02 July 2020 / 12:07

Top Glove is looking to increase annual output capacity to 140 billion gloves by 2026, up from 78.7 billion units. (Photo courtesy of Top Glove)


SINGAPORE: Malaysia-based Top Glove, the world's leading producer of rubber surgical gloves, will invest 3 billion ringgit ($700 million) to modernize its production facilities in a bid to reduce the dependency on migrant workers.

Top Glove workers churn out 16,000 gloves per capita each day. But the company is having trouble keeping up with demand even at full capacity. The lead time on deliveries on synthetic nitrile rubber gloves is now stretched to 420 days.

"Intensifying automation and digitalization across every aspect of our operations remains a top business priority," Top Glove founder and Chairman Lim Wee Chai told Nikkei. "We have invested in advanced technology and projects incorporating artificial intelligence and robotic process automation."

The 3 billion ringgit will be used to add 450 new production lines through 2026. Annual output capacity will be lifted nearly 80% to 140 billion gloves, up from 78.7 billion units.

Artificial Intelligence will be used for quality control to reduce the volume of defective products and boost production efficiency. AI-equipped cameras will also analyze activities of laborers to improve workplace safety and security.

Top Glove, which exports to 195 countries, commands a global market share of 26%. The company has seen demand grow sharply amid the coronavirus pandemic.

Orders from China and Brazil have approximately quadrupled compared with before the pandemic, while orders to the U.S. swelled 150%.

The skyrocketing demand helped Top Glove earn a net profit 575 million ringgit for three quarters through May, breaking previous all-time highs for the full year.

But the COVID-19 pandemic has also brought problems associated with foreign migrant workers into sharp relief. Because of travel restrictions, companies are unable to bring in more migrant workers to help ramp up production.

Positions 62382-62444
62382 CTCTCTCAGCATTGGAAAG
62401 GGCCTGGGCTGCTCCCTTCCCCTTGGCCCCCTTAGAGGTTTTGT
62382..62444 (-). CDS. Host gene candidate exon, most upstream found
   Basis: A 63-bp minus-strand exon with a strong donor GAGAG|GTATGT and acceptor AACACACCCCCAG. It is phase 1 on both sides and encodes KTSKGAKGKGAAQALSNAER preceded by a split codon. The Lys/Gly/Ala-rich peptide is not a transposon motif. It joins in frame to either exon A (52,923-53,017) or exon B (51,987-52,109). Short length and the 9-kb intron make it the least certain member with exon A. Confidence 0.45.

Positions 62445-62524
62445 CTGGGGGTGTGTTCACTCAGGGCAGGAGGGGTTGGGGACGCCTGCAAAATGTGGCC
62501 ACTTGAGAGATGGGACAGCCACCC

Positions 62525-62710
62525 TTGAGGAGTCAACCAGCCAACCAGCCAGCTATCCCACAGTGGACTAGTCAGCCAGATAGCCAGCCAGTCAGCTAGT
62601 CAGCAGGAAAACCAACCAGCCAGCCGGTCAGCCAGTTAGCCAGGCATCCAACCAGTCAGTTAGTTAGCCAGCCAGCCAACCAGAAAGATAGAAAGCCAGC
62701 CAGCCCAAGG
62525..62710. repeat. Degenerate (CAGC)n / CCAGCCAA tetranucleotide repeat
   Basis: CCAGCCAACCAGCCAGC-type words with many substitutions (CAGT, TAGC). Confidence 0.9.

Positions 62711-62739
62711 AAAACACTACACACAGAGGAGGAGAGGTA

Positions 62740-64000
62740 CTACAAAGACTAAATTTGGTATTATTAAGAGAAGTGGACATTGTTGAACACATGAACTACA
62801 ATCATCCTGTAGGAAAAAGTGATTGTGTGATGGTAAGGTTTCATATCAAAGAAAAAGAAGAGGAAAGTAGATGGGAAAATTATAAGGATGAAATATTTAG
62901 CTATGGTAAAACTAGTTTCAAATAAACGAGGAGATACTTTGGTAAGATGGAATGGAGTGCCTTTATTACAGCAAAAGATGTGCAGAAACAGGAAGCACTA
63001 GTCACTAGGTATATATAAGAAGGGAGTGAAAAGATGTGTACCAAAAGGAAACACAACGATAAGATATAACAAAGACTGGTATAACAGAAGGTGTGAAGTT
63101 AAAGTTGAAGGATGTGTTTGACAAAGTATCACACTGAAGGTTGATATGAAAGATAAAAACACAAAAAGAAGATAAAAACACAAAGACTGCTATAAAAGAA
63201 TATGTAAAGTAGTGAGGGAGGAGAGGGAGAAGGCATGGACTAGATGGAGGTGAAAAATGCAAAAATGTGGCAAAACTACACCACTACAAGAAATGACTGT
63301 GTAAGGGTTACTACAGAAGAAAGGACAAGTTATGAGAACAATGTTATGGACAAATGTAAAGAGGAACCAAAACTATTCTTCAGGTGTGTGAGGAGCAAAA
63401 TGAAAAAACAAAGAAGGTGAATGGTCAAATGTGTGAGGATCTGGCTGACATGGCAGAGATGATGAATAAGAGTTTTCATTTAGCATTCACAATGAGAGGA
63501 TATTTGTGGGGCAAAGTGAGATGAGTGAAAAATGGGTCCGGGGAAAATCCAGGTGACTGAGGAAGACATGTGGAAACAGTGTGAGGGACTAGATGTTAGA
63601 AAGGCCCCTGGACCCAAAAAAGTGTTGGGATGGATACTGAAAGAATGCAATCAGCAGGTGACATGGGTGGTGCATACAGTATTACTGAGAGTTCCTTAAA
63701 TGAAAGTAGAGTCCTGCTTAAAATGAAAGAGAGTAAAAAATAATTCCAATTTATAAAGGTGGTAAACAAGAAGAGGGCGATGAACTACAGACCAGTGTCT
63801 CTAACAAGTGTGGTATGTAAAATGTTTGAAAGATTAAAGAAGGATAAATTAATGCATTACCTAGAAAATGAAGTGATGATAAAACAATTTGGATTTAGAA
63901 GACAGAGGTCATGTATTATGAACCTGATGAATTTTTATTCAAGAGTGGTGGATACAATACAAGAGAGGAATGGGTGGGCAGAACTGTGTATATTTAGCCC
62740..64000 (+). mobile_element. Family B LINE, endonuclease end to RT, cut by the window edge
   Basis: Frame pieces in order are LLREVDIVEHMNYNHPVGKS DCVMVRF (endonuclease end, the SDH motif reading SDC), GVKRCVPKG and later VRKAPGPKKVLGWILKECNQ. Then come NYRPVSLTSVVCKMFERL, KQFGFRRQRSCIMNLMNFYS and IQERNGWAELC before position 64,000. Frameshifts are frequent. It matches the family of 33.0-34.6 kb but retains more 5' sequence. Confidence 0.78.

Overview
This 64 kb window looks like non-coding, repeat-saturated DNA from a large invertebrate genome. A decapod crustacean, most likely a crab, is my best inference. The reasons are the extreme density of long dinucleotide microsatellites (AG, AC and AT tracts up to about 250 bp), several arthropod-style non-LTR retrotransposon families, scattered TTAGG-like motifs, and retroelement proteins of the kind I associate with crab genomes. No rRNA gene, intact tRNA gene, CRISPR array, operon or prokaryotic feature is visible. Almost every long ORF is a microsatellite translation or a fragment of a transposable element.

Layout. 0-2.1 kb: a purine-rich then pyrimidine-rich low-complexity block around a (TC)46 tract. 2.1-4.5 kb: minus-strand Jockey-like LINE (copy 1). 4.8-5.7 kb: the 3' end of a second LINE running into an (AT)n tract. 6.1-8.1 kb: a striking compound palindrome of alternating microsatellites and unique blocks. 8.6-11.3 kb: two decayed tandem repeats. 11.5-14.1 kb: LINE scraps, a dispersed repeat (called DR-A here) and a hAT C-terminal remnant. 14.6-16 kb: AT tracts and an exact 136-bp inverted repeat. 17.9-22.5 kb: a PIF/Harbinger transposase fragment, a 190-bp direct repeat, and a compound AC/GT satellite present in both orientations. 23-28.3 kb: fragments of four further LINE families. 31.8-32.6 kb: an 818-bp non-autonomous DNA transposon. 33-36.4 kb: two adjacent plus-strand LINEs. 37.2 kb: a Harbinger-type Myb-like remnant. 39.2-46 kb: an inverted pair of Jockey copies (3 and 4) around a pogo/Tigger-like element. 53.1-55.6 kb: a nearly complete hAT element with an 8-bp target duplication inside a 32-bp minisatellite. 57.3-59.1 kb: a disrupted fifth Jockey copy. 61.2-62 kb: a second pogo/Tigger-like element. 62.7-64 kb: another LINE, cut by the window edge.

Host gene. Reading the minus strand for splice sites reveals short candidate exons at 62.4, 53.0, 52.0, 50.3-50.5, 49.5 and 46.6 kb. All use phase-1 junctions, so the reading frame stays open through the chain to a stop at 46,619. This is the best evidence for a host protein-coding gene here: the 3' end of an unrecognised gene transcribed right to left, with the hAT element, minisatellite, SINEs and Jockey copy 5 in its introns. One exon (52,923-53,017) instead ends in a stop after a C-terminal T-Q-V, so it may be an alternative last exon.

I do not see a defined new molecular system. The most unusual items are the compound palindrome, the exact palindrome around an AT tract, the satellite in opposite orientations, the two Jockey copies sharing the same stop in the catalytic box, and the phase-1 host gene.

"No employment of foreign workers is allowed until year-end," said Malaysia's Human Resources Minister M. Saravanan, sparking concerns of a drawn-out labor shortage.

Out of 13,000 factory workers hired by Top Glove, 11,000 are foreign nationals. The company's treatment of its workers has been subject to withering scrutiny as of late.

At the dormitories housing migrant workers, 24 people share the same room, one laborer said in a June expose by the British broadcaster Channel 4.

"We have to share the bathrooms with everyone in the bloc," said the man. "I am scared that I will get infected with the virus."

Top Glove immediately rejected the claims as "highly inaccurate." The company says it has rolled out social distancing and other measures to prevent the spread of disease.

The company also maintains that its workers' take-home pay exceeds 1,600 ringgit a month, higher than the 1,200 ringgit minimum wage. But the pay still pales in comparison to Malaysia's overall average monthly wage of roughly 3,000 ringgit.

With the inclusion of Hartalega Holdings and other Top Glove rivals, Malaysia's share in the global rubber glove market approaches 70%. This contingent derives its competitive advantage in the ability to procure rubber domestically or in nearby countries, as well as in the cheap labor costs.

The shift away from manual labor has become a cross-industry issue in Malaysia. Companies that adopt high technology make up only 37% of manufacturers, and no more than 20% of the service sector, according to the Shared Prosperity Vision 2030, a document released last year by the government under former Prime Minister Mahathir Mohamad.

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